>> >> > All the details are captured here:
>> >> > https://github.com/apache/airflow/issues/9401 - I discussed the
>> >> > context/motivation/current status and approach we can take for those
>> >> > dependencies.
>> >> >
>> >> > A lot of those dependencies just need review and maybe some
>> updates to
>> >> > latest versions. And I do not think there is a lot to discuss for
>> those.
>> >> >
>> >> > There is one point, however, that requires more deliberate
>> action and
>> >> some
>> >> > decisions I think.
>> >> >
>> >> > We have some dependencies on Docker images that we are using from
>> various
>> >> > sources:
>> >> > 1) officially maintained images
>> >> > 2) images released by organizations that released them for their own
>> >> > purpose, but they are not "officially maintained" by those
>> organizations
>> >> > 3) images released by private individuals
>> >> >
>> >> > While 1) is perfectly OK, I think for 2) and 3) we should bring the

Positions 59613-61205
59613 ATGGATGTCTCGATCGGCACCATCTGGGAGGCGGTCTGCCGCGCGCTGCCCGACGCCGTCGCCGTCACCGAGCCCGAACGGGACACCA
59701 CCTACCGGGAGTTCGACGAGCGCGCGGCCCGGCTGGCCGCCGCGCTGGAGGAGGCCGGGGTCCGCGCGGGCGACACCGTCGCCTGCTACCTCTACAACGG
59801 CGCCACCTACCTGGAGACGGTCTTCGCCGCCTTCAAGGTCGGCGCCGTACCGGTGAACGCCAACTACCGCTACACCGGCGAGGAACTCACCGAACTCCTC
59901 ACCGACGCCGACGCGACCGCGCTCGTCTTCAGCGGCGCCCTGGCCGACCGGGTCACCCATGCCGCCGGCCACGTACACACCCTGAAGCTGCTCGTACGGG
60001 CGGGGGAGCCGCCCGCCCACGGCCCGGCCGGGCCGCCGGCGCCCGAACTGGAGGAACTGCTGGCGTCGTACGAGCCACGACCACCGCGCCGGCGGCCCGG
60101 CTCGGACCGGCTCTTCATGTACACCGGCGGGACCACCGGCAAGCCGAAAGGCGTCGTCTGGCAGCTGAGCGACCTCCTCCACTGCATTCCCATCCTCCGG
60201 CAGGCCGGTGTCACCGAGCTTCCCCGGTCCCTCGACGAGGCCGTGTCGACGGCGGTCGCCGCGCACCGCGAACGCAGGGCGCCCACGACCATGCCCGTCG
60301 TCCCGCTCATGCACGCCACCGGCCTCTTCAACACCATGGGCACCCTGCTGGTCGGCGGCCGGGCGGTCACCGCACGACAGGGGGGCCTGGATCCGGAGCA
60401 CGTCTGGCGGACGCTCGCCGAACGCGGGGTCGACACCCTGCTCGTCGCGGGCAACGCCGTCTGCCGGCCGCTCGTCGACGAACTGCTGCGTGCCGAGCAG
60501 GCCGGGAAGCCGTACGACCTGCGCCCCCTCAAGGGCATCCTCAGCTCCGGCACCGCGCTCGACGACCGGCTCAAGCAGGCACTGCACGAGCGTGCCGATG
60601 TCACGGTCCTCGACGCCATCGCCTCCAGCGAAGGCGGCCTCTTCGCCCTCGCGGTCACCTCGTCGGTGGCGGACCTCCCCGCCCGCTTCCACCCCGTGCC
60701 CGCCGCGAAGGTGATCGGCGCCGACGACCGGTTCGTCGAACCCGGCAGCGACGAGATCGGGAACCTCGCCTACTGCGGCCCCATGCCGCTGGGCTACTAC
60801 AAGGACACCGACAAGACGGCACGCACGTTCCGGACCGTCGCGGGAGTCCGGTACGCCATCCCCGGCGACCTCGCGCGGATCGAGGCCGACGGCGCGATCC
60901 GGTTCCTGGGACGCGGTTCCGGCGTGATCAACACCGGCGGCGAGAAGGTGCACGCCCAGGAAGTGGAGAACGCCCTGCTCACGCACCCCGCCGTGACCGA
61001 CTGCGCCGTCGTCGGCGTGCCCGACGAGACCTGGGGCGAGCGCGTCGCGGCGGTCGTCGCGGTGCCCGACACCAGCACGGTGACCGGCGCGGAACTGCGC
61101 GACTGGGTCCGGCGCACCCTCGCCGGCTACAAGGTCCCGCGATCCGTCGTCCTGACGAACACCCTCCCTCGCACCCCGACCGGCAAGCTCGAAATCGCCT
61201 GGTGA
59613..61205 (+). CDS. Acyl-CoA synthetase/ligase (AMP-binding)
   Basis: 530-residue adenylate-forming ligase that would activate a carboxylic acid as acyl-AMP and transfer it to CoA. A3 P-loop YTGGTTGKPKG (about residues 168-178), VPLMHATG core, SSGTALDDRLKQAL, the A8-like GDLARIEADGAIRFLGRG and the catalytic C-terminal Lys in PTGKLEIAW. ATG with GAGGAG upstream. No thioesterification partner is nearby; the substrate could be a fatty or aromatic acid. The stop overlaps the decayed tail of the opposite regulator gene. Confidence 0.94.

>> >> images
>> >> > to Airflow community management. Here is the list of those
>> images I
>> found
>> >> > that need to be moved to Airflow:
>> >> >
>> >> >   - aneeshkj/helm-unittest
>> >> >   - ashb/apache-rat:0.13-1
>> >> >   - godatadriven/krb5-kdc-server
>> >> >   - polinux/stress (?)
>> >> >   - osixia/openldap:1.2.0
>> >> >   - astronomerinc/ap-statsd-exporter:0.11.0
>> >> >   - astronomerinc/ap-pgbouncer:1.8.1
>> >> >   - astronomerinc/ap-pgbouncer-exporter:0.5.0-1
>> >> >
>> >> >
>> >> > *Proposal*:
>> >> >
>> >> > My proposal is to make a folder in our repository on Github (continue
>> >> with
>> >> > the mono-repo approach we follow) to keep corresponding Dockerfiles
>> and
>> >> > scripts that build and release images from there. Now the only
>> >> > question is
>> >> > where to keep those images. We currently have apache/airflow but I